He did his master's in Pashto literature as a private candidate from University of Peshawar and received gold medal for his outstanding performance. He joined Pashto Academy in 1958 as Librarian but he also worked as lexicographer and translator there, the atmosphere of the academy was more suitable for his literary pursuits. Mohammad Wali Babar a resident of Nangarhar and newscaster of All India, Radio Peshawar was the main source of inspiration and a moving force, responsible for moulding the progressive ideas of Murad Shinwari. Babar introduced him to many literary giants of the time and would often bring him literary magazines, books and newspaper clippings carrying or having contents on progressive literature and trends.

It was during the same that Murad exhausted the Urdu classics, along with Saadat Hassan Manto, Krishan Chander and many other fiction writers.

At Pashto Academy, he exhibited his skill as an excellent translator, lexicographer, and editor of 40 rare manuscripts and compiler of dictionary. He translated the Merchant of Vince by Shakespeare, and The lady of Shallot by Alfred Tennyson in Pashto free verse.

In 1958 he compiled Da Khyber Adab -an anthology of 41 Pashto poets, the book contains critical commentary and a brief introduction of each poet.

After developing some differences with Maulana Abdul Qadir, the founder director of Pashto Academy, Murad Shinwari switched over to Radio Pakistan, Peshawar as a staff artist.

This was a major breakthrough in the world of Pashto literary criticism. It received a huge applause from all the literary circles. Da Khyber Adab is still considered a historical document, which is more often, consulted by research scholars.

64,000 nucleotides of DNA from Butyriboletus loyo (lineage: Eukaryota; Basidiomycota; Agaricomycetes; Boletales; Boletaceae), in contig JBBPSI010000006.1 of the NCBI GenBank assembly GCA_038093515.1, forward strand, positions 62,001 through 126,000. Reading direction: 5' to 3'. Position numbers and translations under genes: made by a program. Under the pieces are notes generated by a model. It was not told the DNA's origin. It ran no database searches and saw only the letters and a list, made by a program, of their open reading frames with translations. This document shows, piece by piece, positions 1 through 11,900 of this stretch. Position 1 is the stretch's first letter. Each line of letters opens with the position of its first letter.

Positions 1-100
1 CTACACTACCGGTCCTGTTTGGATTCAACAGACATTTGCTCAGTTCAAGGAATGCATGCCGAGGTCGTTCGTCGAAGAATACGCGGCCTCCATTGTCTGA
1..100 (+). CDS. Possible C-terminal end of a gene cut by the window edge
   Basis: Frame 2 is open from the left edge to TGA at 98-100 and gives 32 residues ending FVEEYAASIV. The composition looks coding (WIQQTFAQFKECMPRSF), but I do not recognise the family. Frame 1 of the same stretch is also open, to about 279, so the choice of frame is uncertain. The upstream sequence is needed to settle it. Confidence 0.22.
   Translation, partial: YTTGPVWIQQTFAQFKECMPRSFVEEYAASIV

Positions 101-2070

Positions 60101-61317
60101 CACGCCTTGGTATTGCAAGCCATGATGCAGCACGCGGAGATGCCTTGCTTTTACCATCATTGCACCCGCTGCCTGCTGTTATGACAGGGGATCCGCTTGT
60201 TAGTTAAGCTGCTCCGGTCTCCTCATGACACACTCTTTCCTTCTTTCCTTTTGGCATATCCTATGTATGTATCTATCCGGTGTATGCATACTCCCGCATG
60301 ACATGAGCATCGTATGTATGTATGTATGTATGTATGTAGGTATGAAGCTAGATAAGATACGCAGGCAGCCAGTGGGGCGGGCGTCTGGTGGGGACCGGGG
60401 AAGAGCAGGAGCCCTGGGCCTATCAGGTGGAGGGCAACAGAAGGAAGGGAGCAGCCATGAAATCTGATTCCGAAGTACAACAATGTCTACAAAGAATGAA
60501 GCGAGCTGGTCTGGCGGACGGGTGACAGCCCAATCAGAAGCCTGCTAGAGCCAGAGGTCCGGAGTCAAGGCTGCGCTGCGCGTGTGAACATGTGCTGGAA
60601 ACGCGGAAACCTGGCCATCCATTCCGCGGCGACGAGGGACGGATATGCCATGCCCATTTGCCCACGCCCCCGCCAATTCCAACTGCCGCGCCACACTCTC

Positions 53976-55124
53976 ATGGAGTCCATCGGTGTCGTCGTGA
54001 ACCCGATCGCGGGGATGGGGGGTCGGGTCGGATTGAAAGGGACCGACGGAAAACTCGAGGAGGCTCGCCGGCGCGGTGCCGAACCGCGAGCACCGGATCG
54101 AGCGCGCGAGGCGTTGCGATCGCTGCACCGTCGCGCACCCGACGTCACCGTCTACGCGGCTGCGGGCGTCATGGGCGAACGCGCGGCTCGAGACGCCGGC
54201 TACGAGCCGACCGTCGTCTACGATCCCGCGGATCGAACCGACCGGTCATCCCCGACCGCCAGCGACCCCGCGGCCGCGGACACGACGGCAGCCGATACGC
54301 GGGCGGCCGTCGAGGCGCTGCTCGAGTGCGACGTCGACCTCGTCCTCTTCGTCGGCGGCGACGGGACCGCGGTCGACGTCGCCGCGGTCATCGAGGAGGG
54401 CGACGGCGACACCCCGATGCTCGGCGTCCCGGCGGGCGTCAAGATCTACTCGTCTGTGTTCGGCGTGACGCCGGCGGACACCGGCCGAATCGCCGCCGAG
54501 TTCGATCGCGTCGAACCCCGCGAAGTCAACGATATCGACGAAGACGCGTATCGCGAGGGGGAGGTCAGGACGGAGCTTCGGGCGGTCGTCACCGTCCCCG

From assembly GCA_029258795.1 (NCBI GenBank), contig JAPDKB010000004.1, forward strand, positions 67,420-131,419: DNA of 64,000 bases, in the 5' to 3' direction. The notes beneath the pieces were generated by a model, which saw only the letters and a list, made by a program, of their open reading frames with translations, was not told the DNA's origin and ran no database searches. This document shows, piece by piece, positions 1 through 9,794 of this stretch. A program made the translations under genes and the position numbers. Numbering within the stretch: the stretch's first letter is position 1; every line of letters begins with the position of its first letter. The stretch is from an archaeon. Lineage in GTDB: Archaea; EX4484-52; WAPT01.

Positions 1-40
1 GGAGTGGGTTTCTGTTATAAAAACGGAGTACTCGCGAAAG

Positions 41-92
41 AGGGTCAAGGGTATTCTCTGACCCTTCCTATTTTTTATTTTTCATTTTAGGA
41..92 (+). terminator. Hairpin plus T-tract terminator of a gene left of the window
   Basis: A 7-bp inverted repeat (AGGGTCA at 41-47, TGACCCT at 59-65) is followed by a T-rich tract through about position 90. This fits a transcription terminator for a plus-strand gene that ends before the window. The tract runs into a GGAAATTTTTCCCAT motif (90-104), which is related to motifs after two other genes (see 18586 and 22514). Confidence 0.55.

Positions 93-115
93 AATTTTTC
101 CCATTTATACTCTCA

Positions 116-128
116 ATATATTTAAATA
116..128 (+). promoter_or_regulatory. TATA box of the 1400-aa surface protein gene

The atmosphere of radio was also encouraging for displaying his literary talent. He wrote some memorable features like Hujra, Maraka highlighting social evils which continued for many years and he wrote also a few dramas, the record of which, unfortunately, has been lost. If Murad Shinwari could produce the copy of Quetta-based Pashto monthly magazine 'Pakhto' in which according to him Bara the firstever Pashto Azad nazm (free verse) was published, would acclaim Murad the pioneer of this genre in Pashto literature.

Even if that happens, still Murad did not consider himself a pioneer, but a revivalist of the genre because he thought; Pashto language had not borrowed Azad nazm from English, Urdu or French. "Because many of our own folk songs are in free verse" he used to argue. His other famous poems Daulat Kaka, Khyber, Tatara, Rahman Baba, Dost Mohammad Kamil, Hamza Baba, Khatir Afridi and Shaheed Ta Khitab are considered by critics as sublime, creative and reflective of the literary talent of Murad.